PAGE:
The publication is co-authored by Brooke, Shaver and Kyle Brazil, Central Hardwoods Joint Venture coordinator for the American Bird Conservancy.

“The oak-hickory ecosystem of southern Indiana is incredibly important to birds, other wildlife, and overall biodiversity,” Brazil said.

“Unfortunately, it’s continued persistence isn’t a given. Lack of management, and specifically lack of fire, over the past century has left it in peril. Restoring the oak-hickory ecosystem will require a concerted effort and private landowners are a key part of the solution. This publication is intended to help landowners understand how to manage oak ecosystems on their properties, and give them a roadmap for getting started.”

Man standing amidst an Oak-Hickory ecosystem.

Woodland owners who are curious about oak restoration or improving their woodlands for songbirds can reach out to their local IDNR forester, the Let the Sun Shine In – Indiana organization or Purdue Extension to find out how to get started.

Let the Sun Shine In – Indiana is a collaboration of several organizations with a shared goal of maintaining oak-hickory ecosystems for the benefit of the people and wildlife of Southern Indiana.

“The LSSI IN collaboration utilizes education and outreach opportunities for landowners, to inform them of the imperiled Oak-Hickory Ecosystem,” explained Judi Brown, coordinator of the Let the Sun Shine In – Indiana. “Part of this outreach includes providing the Oak Hickory Stewardship Guide to landowners. The Stewardship Guide explains common forest management concepts that they can utilize on their properties, and encourages the growth of oak and hickory trees from the acorn or nut into the forest canopy.”

The primary method of distribution of the Stewardship Guide is through the Indiana DNR district foresters, but the guide also is available online. LSSI IN is providing metal gate signs to recognize the stewardship of forest landowners who are actively managing their forest land.

Support for the stewardship guide was provided by the Central Hardwoods Joint Venture, the American Bird Conservancy, the Indiana Department of Natural Resources Division of Forestry, Let the Sun Shine In – Indiana, Purdue Forestry and Natural Resources Extension, the United States Department of Agriculture Natural Resources Conservation Service and the United States Forest Service.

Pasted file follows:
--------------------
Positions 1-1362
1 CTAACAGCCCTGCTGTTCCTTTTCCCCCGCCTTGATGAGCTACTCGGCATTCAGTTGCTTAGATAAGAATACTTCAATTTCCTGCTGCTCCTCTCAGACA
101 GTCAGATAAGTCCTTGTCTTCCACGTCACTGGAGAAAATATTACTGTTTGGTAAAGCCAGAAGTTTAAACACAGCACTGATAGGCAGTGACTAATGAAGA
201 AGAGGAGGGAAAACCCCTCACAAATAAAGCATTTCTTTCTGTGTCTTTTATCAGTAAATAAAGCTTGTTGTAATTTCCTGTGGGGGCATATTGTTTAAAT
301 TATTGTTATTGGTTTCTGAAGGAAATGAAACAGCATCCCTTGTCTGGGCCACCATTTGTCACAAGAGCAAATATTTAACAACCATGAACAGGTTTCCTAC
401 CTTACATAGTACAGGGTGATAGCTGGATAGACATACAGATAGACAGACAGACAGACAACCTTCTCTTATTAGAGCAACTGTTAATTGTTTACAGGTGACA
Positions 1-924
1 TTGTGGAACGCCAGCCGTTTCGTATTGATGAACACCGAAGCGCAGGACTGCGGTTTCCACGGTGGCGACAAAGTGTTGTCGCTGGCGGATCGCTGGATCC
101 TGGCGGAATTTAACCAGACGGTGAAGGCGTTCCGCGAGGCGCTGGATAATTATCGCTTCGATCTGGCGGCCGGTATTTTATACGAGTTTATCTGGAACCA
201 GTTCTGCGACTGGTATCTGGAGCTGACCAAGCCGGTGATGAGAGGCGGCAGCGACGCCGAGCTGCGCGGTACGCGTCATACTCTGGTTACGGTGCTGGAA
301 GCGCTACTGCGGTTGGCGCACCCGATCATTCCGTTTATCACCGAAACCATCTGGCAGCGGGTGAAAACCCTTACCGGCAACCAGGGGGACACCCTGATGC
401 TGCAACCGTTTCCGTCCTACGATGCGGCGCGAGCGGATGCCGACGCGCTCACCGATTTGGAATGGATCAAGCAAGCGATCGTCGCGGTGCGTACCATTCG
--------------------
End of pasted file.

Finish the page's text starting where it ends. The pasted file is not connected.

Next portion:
To view this article along with other news and stories posted on the Purdue Forestry and Natural Resources website view: Publication Teaches Landowners How to Support Oak-Hickory Ecosystems.

Resources
ID That Tree: Shingle Oak, Purdue Extension-Forestry & Natural Resources (FNR) YouTube Channel
ID That Tree: Red Oak Group, Purdue Extension-FNR YouTube Channel
Red Oak Group – Hardwood Lumber and Veneer Series, The Education Store, Purdue Extension’s resource center
Shingle Oak, Morton Arboretum
The Nature of Oaks Webinar, Purdue Extension-FNR YouTube Channel, Shared from Indiana Forestry & Woodland Owners Association
An Introduction to Trees of Indiana, The Education Store, Purdue Extension’s resource center
Native Trees of the Midwest, The Education Store
Shrubs and Woody Vines of Indiana and the Midwest, The Education Store
Investing in Indiana Woodlands, The Education Store
Forest Improvement Handbook, The Education Store
ID That Tree, Purdue Extension-FNR YouTube playlist
Woodland Management Moment , Purdue Extension-FNR YouTube playlist
Invasive Species, Purdue Extension – FNR YouTube Playlist (Asian Bush Honeysuckle, Burning Bush, Callery Pear, Multiflora rose)
Finding help from a professional forester, Indiana Forestry & Woodland Owners Association

Wendy Mayer, FNR Communications Coordinator
Purdue University Department of Forestry and Natural Resources

Jarred Brooke, Wildlife Extension Specialist
Purdue Forestry and Natural Resources


Posted on June 3rd, 2024 in How To, Wildlife | No Comments »

MyDNRIndiana’s Outdoor Newsletter, Indiana Department of Natural Resources (DNR): This summer, you may see turtles crossing roadways to find places to nest. Here’s how you can safely lend a helping hand:

  • Do not remove turtles from the area. They will want to return to their home range, even if it means spending the rest of their life trying. If it is safe to do so, you can move turtles off the roadway in the same direction in which they were already heading. Move them by grasping the back of the top shell.
  • If you see a snapping turtle trying to cross the road, be aware that grabbing a snapping turtle’s tail can damage its spine. To keep yourself and the snapping turtle safe, hold it by the top back of its shell and leverage it upward.

a turtle in the forest

Moreover, turtles as pets are challenging and costly due to their long lifespans, specialized care needs, and potential health risks. Different species require specific diets, habitats, and environmental conditions to thrive. Releasing pet turtles into the wild is harmful to both the turtles and native populations due to disease transmission and ecological disruptions. Although some regulations allow for pet turtle ownership, it’s essential to prioritize conservation efforts and responsible pet care practices. We must protect both captive and wild turtle populations.

To learn more about turtles, visit DNR: Turtles as Pets.

To subscribe to the newsletter visit MyDNR Email Newsletter.

Resources